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Want to curb problem gambling? Make pokies harder to play

Could “antiusability” be incorporated into gaming machines? awwstin

GAMBLING IN AUSTRALIA – Addiction to gaming machines (or “pokies”) is of growing concern in Australian society. In Victoria alone there are 30,000 of these hi-tech poker machines with many in suburban venues.

Based on 2010 figures, Victorian gamblers are losing around $3 billion a year on poker machines.

So here’s a suggestion: why not make pokies harder to play?

Actor Michael Caine, during a Michael Parkinson interview in which he was discussing his approach to life, once said: “Use the difficulty.” Essentially, this was a spin on the old proverb: “Necessity is the mother of invention.”

Caine’s maxim is also the inspirational basis of a my philosophy for design known as “antiusability”.

The manner in which one is compelled to use any system can alter the user’s behaviour in a positive or negative way: the design aspects of an interface can be either features or obstructions, or both.

The focus on difficulty in antiusability is akin to the work of French cultural theorist Paul Virilio, whose writings about technology in relation to speed and power led him, in the late 1970s, to coin the term “dromology”, meaning the logic of speed. Similar musings made me contemplate antiusability as “the logic of difficulty”.

A high level of usability implies a system that is easy to learn and remember; it also suggests the design is efficient, agreeable both visually and aurally, and fun to use. It suggests that certain features should be automatic. But who should be in control at all times – the user or the machine?

Making using more bruising

When I first outlined the concept of antiusability at OZCHI 2006 in a presentation called The Antiusability Manifesto, I thought of it in terms of introducing graduated difficulty into a given system to reinforce the idea of conscious control by a user.

A couple of simple, common examples for this are child-proof bottle caps and speed bumps on roads. Both are safety features designed to make people think about a calibrated hurdle.

Online, password access systems, yes-no permission screens, parental internet controls and audio feedback alarms are further instances of this concept in action.

A more wacky case of antiusability is illustrated by the “crying invoice”, a Belgian company’s attempt to make customers pay on time by embedding an audio chip in bills so that weeping sounds emanate when the envelope is opened.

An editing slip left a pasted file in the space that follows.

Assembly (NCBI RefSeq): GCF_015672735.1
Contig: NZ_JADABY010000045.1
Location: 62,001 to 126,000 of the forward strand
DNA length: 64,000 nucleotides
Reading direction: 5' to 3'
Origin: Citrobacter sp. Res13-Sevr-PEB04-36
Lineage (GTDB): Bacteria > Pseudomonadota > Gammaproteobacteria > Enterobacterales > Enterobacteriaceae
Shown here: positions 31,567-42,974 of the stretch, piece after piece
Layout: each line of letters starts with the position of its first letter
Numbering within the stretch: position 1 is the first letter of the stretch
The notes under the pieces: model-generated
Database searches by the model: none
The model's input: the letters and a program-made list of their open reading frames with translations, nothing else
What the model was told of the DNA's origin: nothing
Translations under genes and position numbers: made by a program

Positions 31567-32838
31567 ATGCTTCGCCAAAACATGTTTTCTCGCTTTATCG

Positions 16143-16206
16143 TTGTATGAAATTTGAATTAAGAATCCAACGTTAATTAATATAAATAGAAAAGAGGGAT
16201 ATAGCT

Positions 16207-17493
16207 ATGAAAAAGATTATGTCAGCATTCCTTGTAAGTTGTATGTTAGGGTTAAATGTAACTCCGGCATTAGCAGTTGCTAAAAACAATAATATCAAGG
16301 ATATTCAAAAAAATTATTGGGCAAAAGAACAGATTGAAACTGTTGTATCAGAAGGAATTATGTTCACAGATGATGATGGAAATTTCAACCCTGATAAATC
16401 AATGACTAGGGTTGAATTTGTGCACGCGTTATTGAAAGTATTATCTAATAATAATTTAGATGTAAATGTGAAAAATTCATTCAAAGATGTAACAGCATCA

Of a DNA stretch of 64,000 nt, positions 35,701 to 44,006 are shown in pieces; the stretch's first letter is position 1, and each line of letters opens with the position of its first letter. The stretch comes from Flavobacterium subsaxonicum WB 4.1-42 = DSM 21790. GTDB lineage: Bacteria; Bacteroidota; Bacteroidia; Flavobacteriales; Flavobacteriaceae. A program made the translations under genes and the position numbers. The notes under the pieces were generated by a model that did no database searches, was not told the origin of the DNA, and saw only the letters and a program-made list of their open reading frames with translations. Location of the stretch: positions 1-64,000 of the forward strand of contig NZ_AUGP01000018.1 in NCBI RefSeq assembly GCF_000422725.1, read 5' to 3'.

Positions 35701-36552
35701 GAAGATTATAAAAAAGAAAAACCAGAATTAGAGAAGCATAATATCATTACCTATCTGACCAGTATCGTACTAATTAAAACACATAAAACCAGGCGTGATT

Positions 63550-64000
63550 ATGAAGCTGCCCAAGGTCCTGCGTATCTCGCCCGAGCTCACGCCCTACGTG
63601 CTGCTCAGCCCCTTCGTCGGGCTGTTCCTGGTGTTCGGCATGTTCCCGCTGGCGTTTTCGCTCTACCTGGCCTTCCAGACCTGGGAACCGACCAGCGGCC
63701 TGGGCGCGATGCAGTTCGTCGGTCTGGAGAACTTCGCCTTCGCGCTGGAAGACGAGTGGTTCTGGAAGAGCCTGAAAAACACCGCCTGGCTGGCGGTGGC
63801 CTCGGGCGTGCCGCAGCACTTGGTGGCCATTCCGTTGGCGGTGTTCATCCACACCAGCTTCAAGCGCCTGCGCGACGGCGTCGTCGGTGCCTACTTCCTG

The “crying invoice” was designed to make late-paying customers feel bad.

With the crying invoice, an element of emotional complexity is introduced in the hope that feelings of empathy (on the part of the customer) will lead to less tardiness in bill payment.

Could this approach be developed? What if images of systems developers and their families were displayed in some kind of sentimental fashion (maybe sitting round a table together, with empty plates and hungry faces) each time one installed computer software. Conceivably, this could reduce piracy by humanising the hard-working technicians. (Then again, it could merely provide another avenue for hacks to exploit).

Taking a poke at pokies

It could be argued that pokies are too easy to use: insert some coins into a slot or swipe a card, push a button, perch on your stool, stare in a trance-like state at flashing lights while time seems to stand still, listen to a cacophony of sound effects and lose your hard-earned cash, or win on the odd occasion.

Antiusability offers the potential to transform gambling behaviour at gaming machine sites by subtly manipulating the interface between the user and the device – this can be accomplished through clever yet delicate alterations either in the gaming machine itself or in the surrounding environment.

The mandatory placement of clocks as an attachment to gaming machines in Victoria has already been one tactic of this kind. This simple adjustment has made gamblers at least more consciously aware of how much time is passing.

Another more ambitious strategy would be to design pokies so that the gaming experience involves a discernible narrative, rather than simply trying to match various shapes on the screen.

Video games such as Puzzle Quest 2 provide a good mix of simple, pokies-like gameplay and narrative that could be adapted for the purposes of gambling.

Such methods would both tax the attention-spans and boost the skill-set of players. By implementing antiusability in this way, venues would be creating at atmosphere that allows the gambler to actually enjoy the gaming experience, rather than being lulled into an addictive, unenjoyable stupor.

Would it work? Who knows, but it’s probably worth a flutter.

This is part six of The Conversation’s Gambling in Australia series. Read the previous instalments here:

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